The version of The War of the Worlds broadcast by the Lux Radio Theatre on
February 8th 1955 turned out to be one of the last shows ever made in its long
and illustrious history. First heard on October 14th 1934, it had started life
as an NBC show intended to reproduce Broadway hits, a fine idea at the time,
but one with a fatal inbuilt flaw; there were only so many Broadway shows to
choose from. With the show floundering for material, Danny Danker, an advertising
executive on the Lux account was drafted in to find a fix, and quickly concluded
that public interest was shifting inexorably toward Hollywood and so here surely
was an almost unlimited new pool of popular talent and stories to draw upon.
Shifting in July of 1935 to Hollywood and the CBS network, The Lux Radio Theatre
never looked back.
Big name stars (though not necessarily the same ones who had made the
original films) were drafted in from the very start. The first film to be
adapted was Morocco, with Marlene Dietrich reprising her role as Mademoiselle
Amy Jolly and Clark Gable stepping into the shoes of the character originally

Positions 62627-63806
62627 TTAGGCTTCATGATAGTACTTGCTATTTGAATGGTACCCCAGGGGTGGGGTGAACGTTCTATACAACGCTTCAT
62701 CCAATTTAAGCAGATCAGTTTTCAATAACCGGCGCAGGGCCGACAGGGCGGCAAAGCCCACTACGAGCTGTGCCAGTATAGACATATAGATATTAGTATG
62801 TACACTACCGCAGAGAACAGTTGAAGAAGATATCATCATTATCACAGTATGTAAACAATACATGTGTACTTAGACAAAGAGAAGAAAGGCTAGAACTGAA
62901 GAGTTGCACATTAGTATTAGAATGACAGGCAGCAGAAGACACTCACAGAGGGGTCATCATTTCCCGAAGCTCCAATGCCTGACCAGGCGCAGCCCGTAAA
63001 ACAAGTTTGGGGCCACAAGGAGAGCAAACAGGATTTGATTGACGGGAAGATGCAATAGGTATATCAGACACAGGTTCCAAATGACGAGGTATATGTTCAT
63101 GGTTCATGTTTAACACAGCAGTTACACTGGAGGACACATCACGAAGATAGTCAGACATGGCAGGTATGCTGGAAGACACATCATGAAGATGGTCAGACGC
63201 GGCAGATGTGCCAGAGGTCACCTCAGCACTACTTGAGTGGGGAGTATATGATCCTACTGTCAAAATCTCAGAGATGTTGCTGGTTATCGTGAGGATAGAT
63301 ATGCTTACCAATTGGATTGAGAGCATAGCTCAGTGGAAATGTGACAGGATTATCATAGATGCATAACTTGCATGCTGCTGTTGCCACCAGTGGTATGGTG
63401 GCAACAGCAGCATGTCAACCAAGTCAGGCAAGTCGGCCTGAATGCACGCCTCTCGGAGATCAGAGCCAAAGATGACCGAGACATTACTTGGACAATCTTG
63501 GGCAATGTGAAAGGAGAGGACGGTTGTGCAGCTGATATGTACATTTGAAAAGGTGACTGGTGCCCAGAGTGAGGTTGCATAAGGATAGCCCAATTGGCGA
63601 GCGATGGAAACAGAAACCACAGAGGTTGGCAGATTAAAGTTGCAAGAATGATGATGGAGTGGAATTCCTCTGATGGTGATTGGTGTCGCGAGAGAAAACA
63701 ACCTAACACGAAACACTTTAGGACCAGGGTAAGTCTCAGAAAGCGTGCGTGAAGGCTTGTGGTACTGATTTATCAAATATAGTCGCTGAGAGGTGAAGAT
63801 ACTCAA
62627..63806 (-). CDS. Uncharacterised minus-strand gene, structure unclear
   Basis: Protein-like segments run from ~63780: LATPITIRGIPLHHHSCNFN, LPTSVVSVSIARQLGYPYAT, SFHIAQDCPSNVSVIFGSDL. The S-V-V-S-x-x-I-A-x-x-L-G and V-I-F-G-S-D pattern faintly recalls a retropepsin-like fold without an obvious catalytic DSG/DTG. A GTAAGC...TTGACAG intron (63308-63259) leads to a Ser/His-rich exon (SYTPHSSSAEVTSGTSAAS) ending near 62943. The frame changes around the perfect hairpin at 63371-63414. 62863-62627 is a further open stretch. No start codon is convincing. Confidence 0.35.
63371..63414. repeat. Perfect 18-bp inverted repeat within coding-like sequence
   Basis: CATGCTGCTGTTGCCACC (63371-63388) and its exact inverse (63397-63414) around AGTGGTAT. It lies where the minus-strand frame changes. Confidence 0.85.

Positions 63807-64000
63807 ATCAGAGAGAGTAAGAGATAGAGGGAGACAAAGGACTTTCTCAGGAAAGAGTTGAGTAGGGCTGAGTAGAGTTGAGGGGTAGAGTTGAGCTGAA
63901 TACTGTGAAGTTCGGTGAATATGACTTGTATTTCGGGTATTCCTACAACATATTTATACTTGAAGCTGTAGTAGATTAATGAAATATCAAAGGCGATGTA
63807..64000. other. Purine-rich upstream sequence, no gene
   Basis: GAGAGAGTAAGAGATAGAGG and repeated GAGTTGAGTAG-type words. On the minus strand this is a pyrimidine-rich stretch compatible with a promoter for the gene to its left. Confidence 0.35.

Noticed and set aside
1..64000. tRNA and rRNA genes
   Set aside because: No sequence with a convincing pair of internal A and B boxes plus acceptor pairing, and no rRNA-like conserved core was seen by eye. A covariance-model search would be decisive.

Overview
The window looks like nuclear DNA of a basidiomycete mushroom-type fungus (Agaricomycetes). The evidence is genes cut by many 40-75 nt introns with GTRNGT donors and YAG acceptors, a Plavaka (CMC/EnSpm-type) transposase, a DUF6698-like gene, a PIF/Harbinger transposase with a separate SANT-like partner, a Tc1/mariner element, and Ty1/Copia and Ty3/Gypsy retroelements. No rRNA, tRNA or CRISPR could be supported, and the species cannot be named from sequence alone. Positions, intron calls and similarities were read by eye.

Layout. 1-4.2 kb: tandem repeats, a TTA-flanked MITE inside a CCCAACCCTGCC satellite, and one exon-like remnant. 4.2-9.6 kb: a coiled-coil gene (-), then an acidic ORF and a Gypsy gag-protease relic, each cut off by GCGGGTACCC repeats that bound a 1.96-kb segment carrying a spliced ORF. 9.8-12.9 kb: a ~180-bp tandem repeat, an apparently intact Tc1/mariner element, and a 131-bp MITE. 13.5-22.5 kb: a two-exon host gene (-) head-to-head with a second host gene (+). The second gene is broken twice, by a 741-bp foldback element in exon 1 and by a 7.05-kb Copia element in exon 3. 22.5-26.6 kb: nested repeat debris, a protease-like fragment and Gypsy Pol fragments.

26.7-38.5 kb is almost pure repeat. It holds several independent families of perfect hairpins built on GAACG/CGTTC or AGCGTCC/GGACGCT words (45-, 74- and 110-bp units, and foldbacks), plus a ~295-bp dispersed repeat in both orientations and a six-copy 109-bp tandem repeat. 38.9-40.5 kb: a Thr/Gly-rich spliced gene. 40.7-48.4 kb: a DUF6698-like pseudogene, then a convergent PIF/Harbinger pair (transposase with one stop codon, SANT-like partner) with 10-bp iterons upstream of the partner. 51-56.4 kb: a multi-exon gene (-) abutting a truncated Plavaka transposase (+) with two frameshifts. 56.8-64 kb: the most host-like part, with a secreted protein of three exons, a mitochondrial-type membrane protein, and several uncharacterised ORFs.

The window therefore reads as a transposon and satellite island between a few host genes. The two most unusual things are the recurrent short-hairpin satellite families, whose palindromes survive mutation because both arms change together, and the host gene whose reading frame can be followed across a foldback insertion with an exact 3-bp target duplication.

played by Gary Cooper. Another big draw was the host (and faux-producer) of
the show, none other than the larger than life Cecil B. DeMille, who had some
years earlier attempted to wrest the rights to The War of the Worlds from H.G.
Wells. As a further matter of co-incidental interest, a young man by the name
of Orson Welles would in 1938 host a summer replacement series for the Lux
Radio Theatre. This of course was The Mercury Theatre On The Air, the vehicle
for Welles' infamous War of the Worlds broadcast. In a case of what goes
around comes around, Welles ended up taking several lead roles for the Lux
Theatre during the mid 1940's, which one suspects must have rankled a little,
given that he very likely saw himself and DeMille as competitors.
The Lux Radio Theatre version of The War of the Worlds was broadcast on
the 8th of February 1955, less than 6 months before the curtain finally fell
on the show. Dana Andrews and Pat Crowley took on the roles made famous by
Gene Barry and Ann Robinson in the 1953 George Pal movie and are every bit
as good as their celluloid predecessors, though it's fun to hear Crowley mangle
her pronunciation of the word Nuclear. The radio version is consistently faithful
to the plot of the film and at just 60 minutes, (less if you exclude the adverts)
the pace never lets up for a moment. The sound is also superb, with the original
Martian Heat Ray effect reused to great effect. Other than promoting the virtues
of Lux Soap, the adaptation also served as a publicity tool for Pal's forthcoming
picture, Conquest of Space, with the cast gathering at the end of the show to
discuss its merits.
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See also in:
War of the Worlds, 1938. Listen to an audio clip of the Lux Radio Theatre as the Martians claim their first victims (MP3, 3.20 mins).